Communication in the Emergency Department

AED will be holding a workshop on communication (including scenarios with an actor) on Tuesday 7 May, 4pm-6pm.

Effective communication in the ED setting is critical to providing and safe and appropriate patient care. This includes communication between different healthcare providers, as well as communication between healthcare providers and patients. For any patient in ED, there are multiple episodes where effective communication is required. One study identified 19 separate communication instances required for a single patient to be admitted to hospital from ED. 8312-0057

Unfortunately there are multiple barriers to effective communication in the ED setting. The uncontrolled nature of ED presentations coupled with resourcing issues leads to a lack of time available for clinicians to spend with patients, as well as multiple interruptions to both patient consultations and communication with other healthcare providers. Alcohol, drug, and mental health issues impair communication with patients, as do language problems and stressors associated with illness of injury.

Within emergency department literature there is a clear association between difficult clinician/patient communication and complaints and adverse events. An Australian study published in 2002 analysed complaints received by 36 Victorian EDs over a 61 month period. They found that:

  • the highest complaint rates were associated with patients who were female, born in non-English speaking countries, and were very young or very old
  • over half of complaints were made or written by someone other than the patient
  • the proportion of complaints regarding poor communication (staff attitude, discourtesy, rudeness) was the same (about one third of all complaints) as those relating to improper patient treatment
  • 11% of complaints related to delay in diagnosis or treatment

The authors of the study concluded that both research and focused staff training in communication for the ED setting are necessary. Other studies also highlight the need for communication training in ED. A UK study published in 2000 observed ED SHOs communicating with patients, and found several common weaknesses, namely the use of closed questions and poor negotiation of treatment plan and follow-up. The authors concluded that video-recorded consultations with group feedback may be an effective communication teaching tool. Getting a doctor to listen

Interventions to improve communication between clinicians and patients have been studied in the ED setting, and have been shown to improve patient satisfaction. An Australian study published in 2006 examined the effect of a multi-faceted intervention (communication workshops, a patient education film, and a patient liaison nurse) on patient satisfaction regarding their ED visit. Significant differences were demonstrated in patients’ perceptions of overall ED care, the ED facility itself, feeling ‘cared about as a person’, and feeling ‘informed’ about delays. In the post-intervention period there was a 22.5% reduction in the number of complaints received.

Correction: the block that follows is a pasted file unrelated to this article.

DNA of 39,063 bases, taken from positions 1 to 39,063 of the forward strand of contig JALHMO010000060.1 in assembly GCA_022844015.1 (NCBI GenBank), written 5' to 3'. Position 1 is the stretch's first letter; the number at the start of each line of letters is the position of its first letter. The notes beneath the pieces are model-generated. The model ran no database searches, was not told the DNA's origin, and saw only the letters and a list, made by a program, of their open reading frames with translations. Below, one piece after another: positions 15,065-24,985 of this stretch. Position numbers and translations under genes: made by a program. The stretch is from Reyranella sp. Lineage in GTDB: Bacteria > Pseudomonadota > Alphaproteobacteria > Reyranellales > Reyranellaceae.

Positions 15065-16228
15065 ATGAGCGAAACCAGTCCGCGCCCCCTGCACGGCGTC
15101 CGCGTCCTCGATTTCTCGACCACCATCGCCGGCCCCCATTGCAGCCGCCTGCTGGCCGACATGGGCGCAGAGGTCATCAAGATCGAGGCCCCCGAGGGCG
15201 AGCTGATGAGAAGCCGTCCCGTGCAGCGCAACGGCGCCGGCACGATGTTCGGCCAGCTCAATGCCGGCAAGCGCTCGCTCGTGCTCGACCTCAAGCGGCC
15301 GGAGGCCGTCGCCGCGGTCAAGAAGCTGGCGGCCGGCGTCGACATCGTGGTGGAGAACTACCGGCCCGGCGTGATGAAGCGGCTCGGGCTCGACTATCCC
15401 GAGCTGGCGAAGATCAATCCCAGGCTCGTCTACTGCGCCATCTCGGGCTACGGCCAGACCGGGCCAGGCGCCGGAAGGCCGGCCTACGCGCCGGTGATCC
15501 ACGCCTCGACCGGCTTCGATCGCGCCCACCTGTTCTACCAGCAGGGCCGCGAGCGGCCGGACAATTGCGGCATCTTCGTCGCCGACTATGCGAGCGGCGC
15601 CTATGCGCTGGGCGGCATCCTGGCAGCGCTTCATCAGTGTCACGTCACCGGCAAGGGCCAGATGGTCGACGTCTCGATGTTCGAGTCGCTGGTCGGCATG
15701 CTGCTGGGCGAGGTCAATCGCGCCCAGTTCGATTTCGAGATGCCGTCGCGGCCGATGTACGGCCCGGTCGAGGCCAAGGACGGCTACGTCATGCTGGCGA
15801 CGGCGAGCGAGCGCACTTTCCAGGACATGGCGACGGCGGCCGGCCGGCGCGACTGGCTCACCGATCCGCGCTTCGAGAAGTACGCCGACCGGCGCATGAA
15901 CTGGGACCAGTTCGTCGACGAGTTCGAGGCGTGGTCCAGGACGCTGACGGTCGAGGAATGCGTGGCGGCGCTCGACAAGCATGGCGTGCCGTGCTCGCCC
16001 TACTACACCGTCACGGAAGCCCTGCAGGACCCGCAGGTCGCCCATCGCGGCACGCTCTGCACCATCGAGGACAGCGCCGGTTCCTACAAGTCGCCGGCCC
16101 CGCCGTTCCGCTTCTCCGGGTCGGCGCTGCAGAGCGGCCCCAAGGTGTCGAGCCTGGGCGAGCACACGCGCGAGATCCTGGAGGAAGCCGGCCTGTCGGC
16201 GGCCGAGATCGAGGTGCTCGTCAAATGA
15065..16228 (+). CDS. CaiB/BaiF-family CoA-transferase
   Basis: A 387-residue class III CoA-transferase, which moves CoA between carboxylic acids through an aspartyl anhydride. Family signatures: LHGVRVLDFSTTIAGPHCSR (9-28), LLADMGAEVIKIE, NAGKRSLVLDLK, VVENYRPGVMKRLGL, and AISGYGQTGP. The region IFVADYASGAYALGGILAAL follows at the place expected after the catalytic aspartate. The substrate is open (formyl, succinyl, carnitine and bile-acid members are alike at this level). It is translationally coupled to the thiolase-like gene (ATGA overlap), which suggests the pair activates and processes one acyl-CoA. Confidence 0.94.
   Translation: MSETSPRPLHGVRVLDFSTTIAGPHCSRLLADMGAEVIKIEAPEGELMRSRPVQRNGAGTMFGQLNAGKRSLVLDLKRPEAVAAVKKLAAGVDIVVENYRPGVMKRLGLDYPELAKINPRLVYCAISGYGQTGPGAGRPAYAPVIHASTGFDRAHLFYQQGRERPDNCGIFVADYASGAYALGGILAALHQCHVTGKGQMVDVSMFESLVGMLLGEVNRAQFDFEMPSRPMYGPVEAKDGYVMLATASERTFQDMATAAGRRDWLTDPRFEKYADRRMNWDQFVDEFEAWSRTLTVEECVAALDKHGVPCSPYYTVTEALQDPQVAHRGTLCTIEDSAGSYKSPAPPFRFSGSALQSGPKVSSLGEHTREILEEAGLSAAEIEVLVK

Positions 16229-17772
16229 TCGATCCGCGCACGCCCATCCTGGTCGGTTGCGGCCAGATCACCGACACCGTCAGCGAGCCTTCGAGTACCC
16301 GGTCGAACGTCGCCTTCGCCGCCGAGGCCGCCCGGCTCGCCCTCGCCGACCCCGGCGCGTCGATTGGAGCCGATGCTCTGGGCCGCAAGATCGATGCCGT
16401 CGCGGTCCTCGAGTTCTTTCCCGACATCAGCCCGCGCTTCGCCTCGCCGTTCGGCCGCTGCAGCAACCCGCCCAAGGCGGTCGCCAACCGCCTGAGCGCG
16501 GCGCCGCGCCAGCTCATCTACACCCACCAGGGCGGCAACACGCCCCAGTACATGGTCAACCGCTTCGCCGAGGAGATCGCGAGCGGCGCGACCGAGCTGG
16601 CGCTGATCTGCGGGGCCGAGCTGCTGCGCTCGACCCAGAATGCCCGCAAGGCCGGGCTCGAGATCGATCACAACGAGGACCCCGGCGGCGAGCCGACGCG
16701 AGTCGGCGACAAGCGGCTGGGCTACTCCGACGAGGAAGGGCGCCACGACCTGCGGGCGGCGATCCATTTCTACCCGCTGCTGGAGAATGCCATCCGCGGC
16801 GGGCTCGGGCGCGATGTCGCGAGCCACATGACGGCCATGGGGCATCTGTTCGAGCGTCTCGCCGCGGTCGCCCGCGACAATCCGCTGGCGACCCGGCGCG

A variety of techniques and mental models have been proposed to improve communication between healthcare providers and their patients. A group from The Bayer Institute For Healthcare Communication created a workshop for ED clinicians and Hospitalists, which is described in the paper Strangers In Crisis: Communication Skills For The Emergency Department Clinician And Hospitalist. They conceived the ‘4E’ model:

  • Engage
  • Empathise
  • Educate
  • Enlist

When combined with ‘opening’ and ‘closing’ communication tasks of a consultation, and the clinical tasks of diagnostic reasoning and treatment planning, the 4 Es contribute to a complete model of clinical care:

A 'complete' model of ED care

A ‘complete’ model of ED care

A literature review published in 2004 identified 5 communication strategies that, when employed in an ED consultation, could enhance its therapeutic potential:

  • asking open questions
  • listening and noticing non-verbal behaviour
  • communicating empathy
  • establishing and addressing concerns
  • agreeing plans

The authors of this review refer to these as ‘therapeutic communication techniques’, which are described in more detail in the three slides below. These slides are from a nursing syllabus, but are equally relevant to ED doctors (use the ‘enlarge’ button bottom-right)


Additional full-text references for this post (these links will only work from an ADHB computer)

Identifying vulnerabilities in communication in the emergency department 

Better communication in the emergency department

Complaints from emergency department patients largely result from treatment and communication problems

A multifaceted intervention improves patient satisfaction and perception of emergency department care

Communication skills training for emergency department senior house officers – a qualitative study